WARMING RELATIONS BETWEEN THE TWO KOREAS IS TOO FAST FOR THE UNITED STATES. South Korea announced it would be willing to lift its embargo on bilateral trade on North Korea. As the two sides have increased communications, become more friendly, and are working towards denuclearization, the South is hoping that increasing trade will give it more leverage. Yet, the announcement only holds so much power since much on the South Korean sanctions are duplicated by the United Nations sanctions. If they are dropped, the UN sanctions will stay in place, meaning little change. The countries’ conservatives resist any sort of relaxation of sanctions in fear that it will harm its relationship with the United Nations. President Trump backed up that sentiment by stating, “[South Korea] won’t do it without our approval. They do nothing without our approval”. This strict statement aligns with the United States’ attempt to apply maximum pressure until real steps of denuclearization are taken. For now, it seems as though the historical back and forth between North Korea and the United States/its allies will continue.

ANOTHER EUROPEAN UNION MEMBER ACCUSED OF ANTI-DEMOCRATIC NORMS. In recent years countries such as Poland, the Czech, and Hungary have been committed to serious democratic backsliding. Now, Bulgaria is increasingly seen as another potential candidate for the label or at least it has never been fully democratic to begin with. When a journalist was found dead by the Danube River, many assumed like two other journalists in recent months, that she had been killed from political motives. While the government refutes the claims, saying that there is ample evidence for this to be a typical murder, others are not so sure. All three journalists had been doing work to uncover corruption scandals at the government level, which has been a persistent issue with Bulgarians. Additionally, Bulgaria has the lowest level of media freedom in the EU and has arrested other journalists for investigations into the government’s corruption.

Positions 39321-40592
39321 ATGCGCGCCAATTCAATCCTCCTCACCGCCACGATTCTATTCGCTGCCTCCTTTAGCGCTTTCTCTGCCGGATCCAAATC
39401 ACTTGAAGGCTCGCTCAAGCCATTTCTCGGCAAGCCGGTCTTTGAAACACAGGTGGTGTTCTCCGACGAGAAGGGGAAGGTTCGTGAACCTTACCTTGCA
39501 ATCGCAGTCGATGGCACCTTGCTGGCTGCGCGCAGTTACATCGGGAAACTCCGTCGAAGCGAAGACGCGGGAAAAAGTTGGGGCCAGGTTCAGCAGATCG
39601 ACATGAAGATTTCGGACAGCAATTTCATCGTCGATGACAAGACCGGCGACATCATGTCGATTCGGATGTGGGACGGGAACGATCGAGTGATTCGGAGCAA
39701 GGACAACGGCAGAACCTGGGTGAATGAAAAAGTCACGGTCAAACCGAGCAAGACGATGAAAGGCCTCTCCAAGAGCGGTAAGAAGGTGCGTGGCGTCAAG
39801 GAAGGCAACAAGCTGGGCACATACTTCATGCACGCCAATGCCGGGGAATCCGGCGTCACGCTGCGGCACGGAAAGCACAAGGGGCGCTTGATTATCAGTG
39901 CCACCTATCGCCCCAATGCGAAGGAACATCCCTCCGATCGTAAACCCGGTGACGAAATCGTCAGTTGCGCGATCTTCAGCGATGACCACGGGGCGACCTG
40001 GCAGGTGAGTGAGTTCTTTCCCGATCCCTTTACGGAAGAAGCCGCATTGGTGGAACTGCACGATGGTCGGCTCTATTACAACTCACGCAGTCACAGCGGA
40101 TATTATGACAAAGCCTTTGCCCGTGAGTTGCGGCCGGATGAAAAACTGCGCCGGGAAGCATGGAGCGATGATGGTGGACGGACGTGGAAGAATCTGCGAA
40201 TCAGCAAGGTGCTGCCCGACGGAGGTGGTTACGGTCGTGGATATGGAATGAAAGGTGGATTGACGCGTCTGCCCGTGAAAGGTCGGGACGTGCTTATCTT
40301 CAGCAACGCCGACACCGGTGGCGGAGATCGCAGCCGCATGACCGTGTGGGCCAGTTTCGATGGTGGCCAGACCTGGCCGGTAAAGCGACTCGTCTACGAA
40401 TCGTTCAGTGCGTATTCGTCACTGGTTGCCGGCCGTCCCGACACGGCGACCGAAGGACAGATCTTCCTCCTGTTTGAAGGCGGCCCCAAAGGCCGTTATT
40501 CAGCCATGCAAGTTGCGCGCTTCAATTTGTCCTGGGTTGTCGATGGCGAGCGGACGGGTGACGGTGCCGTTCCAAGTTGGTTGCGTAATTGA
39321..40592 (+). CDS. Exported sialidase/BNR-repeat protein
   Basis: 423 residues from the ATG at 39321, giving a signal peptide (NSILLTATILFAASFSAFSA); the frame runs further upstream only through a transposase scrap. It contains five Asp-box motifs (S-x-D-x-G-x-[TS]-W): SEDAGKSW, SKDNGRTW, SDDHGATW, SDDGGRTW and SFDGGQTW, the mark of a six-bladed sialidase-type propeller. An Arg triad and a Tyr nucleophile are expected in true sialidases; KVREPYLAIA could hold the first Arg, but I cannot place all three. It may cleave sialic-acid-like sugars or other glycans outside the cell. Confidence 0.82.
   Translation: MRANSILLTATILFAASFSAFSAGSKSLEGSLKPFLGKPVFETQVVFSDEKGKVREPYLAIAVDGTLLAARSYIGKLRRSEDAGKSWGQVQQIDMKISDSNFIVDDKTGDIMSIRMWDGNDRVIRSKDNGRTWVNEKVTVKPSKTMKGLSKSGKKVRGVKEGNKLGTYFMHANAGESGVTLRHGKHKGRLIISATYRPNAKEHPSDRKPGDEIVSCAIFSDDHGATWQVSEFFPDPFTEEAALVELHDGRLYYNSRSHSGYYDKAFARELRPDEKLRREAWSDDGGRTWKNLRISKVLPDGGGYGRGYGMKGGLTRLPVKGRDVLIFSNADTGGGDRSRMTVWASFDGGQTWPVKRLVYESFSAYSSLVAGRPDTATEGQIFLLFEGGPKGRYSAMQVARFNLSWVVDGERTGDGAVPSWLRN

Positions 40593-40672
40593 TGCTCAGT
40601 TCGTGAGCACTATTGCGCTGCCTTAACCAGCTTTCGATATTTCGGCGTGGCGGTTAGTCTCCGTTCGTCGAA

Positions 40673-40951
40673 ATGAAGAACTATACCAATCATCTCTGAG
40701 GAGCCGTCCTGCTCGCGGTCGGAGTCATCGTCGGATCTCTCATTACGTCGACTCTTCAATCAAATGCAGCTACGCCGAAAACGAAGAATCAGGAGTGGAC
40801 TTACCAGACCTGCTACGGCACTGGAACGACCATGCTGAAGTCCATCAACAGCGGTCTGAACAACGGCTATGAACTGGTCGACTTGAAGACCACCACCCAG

TRUCE MAY LEAD TO BETTER RESULTS. A truce agreed to by the Syrian Government and the rebels may lead to some real improvements in the conditions of fighting. Unlike past peace agreements, which have always fallen apart, this was brokered by Russia and Turkey, who take opposing sides on the war. The rebels have been on a retreat for months and this is seen as a way to prevent millions of more Syrians from flooding into Turkey, which could then move into Europe again. The city at the centre of the truce is Idlib, home to 3.5 million Syrians, many who have already fled from their homes elsewhere in the country. Being only a two hour journey to Turkey it increases the risk of another wave of refugees. The government insists the measures are only temporary and that Syria will once again be under full-government control.

CONTROVERSY ALWAYS FOLLOWS A TRUMP. First Lady, Melania Trump has been on a six-day trip across Africa this week, promoting her ‘Be-Best’ campaign and giving out aid to countries. This comes as he husband is cutting 30% of aid to African countries at the United Nations. Asked about this, she simply replied that the United States is already providing funding. The largest controversy on her trip was the white pith helmet that she wore in both Kenya and Egypt. These are synonymous with colonial British rule and it sparked debate over her intentions. Her ignorance to such cultural understandings illustrates that Trumpian mannerisms do not only extend to the President and his sons.